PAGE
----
Source: Japanese Language Blog
Children’s Day (子供の日) is a Japanese holiday that takes place on May 5th, the last day of Golden Week. The holiday was originally called Tango No Sekku (端午の節句), translated literally as “the first horse of May”, and until 1948 was a boy’s holiday; the counterpart to Hinamatsuri (ひな祭り), Girl’s Day.
In 1948, “Tango No Sekku” was renamed “Children’s Day”, and it became inclusive of mothers and girls. During Children’s Day, carp streamers known as Koinobori (鯉のぼり) are flown to show appreciation for children and their happiness. The streamers are often flown in a way that symbolizes family unity and hierarchy, with the father fish the largest and the highest, the smaller mother fish next, and the smallest children fish flying lowest. Since the 5th of May is fast approaching, we’ve selected ten phrases (and a few bonuses) to get you prepped you for Children’s Day.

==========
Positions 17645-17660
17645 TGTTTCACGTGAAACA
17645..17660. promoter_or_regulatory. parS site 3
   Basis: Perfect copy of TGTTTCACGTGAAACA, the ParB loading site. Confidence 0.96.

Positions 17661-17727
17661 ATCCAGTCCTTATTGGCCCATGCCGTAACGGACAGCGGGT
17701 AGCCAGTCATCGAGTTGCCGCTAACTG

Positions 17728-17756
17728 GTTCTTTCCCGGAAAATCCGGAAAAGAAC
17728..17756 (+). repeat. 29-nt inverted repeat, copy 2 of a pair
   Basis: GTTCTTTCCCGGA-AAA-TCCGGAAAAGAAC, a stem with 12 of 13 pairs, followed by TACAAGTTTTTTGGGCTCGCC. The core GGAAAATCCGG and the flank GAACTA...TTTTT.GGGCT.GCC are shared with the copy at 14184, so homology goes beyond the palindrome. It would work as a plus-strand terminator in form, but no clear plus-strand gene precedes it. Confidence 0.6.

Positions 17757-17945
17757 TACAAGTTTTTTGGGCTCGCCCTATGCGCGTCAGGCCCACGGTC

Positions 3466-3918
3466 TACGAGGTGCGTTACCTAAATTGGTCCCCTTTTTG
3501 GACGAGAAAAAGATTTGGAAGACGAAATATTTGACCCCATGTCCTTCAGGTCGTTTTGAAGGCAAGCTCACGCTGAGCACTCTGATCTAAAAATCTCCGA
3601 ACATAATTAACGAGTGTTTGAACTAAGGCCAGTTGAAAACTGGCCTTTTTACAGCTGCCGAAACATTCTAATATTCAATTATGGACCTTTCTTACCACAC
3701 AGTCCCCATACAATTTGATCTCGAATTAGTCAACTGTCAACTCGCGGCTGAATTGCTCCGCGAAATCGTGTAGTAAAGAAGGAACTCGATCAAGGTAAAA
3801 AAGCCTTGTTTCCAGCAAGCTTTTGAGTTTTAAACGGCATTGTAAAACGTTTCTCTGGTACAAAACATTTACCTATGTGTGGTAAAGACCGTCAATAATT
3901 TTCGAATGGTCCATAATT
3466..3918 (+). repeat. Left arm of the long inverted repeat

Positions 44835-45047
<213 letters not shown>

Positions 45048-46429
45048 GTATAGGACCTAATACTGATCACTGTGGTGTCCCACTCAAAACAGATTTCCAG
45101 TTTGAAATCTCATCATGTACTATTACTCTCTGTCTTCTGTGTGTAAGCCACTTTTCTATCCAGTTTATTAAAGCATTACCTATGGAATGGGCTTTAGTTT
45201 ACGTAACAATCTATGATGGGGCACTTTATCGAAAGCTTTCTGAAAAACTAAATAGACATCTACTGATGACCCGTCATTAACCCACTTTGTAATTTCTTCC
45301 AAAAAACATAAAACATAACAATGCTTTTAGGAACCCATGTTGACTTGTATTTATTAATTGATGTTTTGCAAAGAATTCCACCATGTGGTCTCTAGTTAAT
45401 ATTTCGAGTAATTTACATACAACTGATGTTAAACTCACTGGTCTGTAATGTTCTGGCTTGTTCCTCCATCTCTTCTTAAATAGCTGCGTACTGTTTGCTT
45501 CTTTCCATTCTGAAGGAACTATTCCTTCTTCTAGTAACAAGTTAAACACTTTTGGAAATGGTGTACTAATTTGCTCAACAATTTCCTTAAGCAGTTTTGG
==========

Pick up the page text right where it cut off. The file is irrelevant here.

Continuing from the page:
In Japanese, Yane (屋根), meaning rooftop, is a word you will likely want to use when discussing the flying of koinobori. Although residents of smaller apartments have been known to fly koinobori inside, the majority of the streamers will be found flying above Japanese rooftops. Plus, if you learn this word, you’ll be able to cry out for help if you get stuck on a rooftop in Japan. If someone asks where you are, after you scream for help, just sob: “Yane no ue ni imasu” (屋根の上にいます).
Magoi (真鯉), translated literally as “real carp”, is a word used to describe black carp (probably because the most common carp in Japan are black). Regarding Children’s Day, magoi is used to describe the black koi streamers which are typically larger, and reserved for fathers.
Higoi (緋鯉), translated as “red carp” is, …continue reading